The event is also being used to draw attention to the need for good governance and to educate the public about the issues affecting the country. The two-day observance of prayer and fasting began at the Transport and Industrial Workers Union Hall, Eastern Main Road, Laventille and was attended by the heads of 15 unions.
In an interview, president of the Communication Workers Union, Joseph Remy said based on the restrictions of the state of emergency the labour leaders were reflecting and inviting spirituality into a “just struggle.” Remy said the regulations governing the state of emergency were “very draconian” and although the Government said it was using it in its war against criminals, these regulations were also being used to clamp down on public meetings during the day. Unions have voiced criticism that they were being targetted. Remy said history will show that there has never been any “criminal activity” linked to any union meetings.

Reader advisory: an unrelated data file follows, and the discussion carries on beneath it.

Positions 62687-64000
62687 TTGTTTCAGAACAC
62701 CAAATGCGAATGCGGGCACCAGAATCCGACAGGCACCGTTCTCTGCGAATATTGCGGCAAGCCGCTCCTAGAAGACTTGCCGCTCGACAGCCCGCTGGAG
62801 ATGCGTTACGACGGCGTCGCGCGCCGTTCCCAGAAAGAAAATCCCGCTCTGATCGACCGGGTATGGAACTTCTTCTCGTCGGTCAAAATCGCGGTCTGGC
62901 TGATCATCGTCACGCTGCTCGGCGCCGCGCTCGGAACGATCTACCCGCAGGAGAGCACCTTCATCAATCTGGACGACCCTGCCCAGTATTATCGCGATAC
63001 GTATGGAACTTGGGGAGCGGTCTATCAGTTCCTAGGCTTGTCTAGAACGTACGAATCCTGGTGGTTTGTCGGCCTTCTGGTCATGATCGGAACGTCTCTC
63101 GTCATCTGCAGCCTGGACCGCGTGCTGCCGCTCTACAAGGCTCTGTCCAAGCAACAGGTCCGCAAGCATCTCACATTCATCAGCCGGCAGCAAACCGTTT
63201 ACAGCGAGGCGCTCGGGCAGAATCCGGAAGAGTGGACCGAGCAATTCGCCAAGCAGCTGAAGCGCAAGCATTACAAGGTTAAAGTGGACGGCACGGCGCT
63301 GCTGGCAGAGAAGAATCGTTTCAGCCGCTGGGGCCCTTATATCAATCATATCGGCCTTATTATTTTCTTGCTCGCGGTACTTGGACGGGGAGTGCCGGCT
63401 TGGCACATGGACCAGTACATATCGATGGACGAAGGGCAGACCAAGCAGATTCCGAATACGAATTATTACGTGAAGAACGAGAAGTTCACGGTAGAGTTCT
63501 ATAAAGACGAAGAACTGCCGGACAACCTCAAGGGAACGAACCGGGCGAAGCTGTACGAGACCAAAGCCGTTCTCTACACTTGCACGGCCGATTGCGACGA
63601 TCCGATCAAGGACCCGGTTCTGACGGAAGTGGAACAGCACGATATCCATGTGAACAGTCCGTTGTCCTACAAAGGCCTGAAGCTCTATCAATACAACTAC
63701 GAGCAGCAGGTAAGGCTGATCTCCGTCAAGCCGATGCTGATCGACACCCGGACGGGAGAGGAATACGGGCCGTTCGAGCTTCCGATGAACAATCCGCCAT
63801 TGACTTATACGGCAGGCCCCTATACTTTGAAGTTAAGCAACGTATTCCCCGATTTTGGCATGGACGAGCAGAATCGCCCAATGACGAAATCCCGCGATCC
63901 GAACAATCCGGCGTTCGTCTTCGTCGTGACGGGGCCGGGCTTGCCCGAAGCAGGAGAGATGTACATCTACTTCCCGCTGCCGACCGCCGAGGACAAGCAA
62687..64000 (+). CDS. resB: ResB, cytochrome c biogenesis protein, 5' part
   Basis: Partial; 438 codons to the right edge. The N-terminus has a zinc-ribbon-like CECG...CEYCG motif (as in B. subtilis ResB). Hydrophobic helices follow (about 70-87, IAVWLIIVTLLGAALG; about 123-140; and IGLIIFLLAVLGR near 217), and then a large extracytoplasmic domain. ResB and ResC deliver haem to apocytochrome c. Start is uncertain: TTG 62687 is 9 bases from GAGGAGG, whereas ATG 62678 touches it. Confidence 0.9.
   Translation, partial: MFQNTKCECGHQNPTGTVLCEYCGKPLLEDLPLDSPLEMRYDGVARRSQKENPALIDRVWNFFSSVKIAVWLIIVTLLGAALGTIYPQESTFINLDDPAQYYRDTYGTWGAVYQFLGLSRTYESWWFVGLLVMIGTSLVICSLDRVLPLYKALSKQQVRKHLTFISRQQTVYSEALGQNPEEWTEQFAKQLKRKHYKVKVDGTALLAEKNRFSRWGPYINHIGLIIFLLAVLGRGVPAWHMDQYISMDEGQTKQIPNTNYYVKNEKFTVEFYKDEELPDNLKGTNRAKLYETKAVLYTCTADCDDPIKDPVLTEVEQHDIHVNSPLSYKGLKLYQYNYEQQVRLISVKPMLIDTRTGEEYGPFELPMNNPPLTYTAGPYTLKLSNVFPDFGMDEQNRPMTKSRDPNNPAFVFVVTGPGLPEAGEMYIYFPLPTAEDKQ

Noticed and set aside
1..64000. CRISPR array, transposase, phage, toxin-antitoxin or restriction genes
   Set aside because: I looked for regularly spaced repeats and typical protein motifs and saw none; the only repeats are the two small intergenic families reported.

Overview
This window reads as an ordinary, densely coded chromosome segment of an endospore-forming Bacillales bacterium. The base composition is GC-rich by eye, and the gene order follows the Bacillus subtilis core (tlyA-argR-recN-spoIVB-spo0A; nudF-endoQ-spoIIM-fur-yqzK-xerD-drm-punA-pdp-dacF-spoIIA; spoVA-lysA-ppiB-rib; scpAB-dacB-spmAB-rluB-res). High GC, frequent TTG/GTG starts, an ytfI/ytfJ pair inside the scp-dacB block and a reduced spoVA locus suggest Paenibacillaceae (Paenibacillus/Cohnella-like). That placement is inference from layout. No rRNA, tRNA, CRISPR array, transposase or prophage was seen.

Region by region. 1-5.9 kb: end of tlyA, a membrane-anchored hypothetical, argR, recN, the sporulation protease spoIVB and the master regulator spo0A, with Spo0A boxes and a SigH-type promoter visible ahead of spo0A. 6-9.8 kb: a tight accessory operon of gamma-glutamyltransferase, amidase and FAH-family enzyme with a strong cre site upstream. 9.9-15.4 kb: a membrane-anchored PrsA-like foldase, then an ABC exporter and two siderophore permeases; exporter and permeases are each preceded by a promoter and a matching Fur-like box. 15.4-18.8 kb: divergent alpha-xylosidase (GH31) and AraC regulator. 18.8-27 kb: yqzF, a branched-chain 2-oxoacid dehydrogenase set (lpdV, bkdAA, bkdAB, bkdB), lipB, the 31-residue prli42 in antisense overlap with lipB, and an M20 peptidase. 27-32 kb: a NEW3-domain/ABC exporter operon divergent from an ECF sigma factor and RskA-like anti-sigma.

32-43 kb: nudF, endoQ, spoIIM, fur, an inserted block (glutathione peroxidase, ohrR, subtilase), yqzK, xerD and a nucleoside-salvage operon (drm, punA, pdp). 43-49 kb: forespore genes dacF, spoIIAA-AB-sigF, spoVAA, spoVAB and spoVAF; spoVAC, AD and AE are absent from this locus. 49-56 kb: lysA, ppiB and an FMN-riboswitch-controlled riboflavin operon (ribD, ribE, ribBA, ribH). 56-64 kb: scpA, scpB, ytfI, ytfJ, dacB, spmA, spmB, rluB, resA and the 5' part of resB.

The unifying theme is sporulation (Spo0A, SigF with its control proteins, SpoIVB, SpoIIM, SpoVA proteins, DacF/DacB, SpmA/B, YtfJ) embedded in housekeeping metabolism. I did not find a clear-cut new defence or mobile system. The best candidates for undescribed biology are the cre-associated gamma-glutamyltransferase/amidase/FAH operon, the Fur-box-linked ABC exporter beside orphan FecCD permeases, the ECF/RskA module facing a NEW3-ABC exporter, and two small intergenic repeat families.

Remy said no government administration has shown it is willing to tackle crime head on, and said the persons detained could have been detained during normal operations.
He said the state of emergency was curtailing freedoms in a fundamental way. He said workers with small businesses were feeling the impact through work hours being drastically reduced, and this negatively affected incomes. According to Remy, “in other instances workers were being sent home as no business was taking place.” He said this was happening to workers in the service industry restaurants and entertainment.
Remy said the state of emergency was galvanizing wider consensus in society on what is good governance and what this entailed. He said attention was focused on the policies being implemented and the segment of society being impacted.
The prayer and fasting ends at 5 pm today and will continue tomorrow. Unions will continue mobilising and educating workers working within the “ambit of the law.”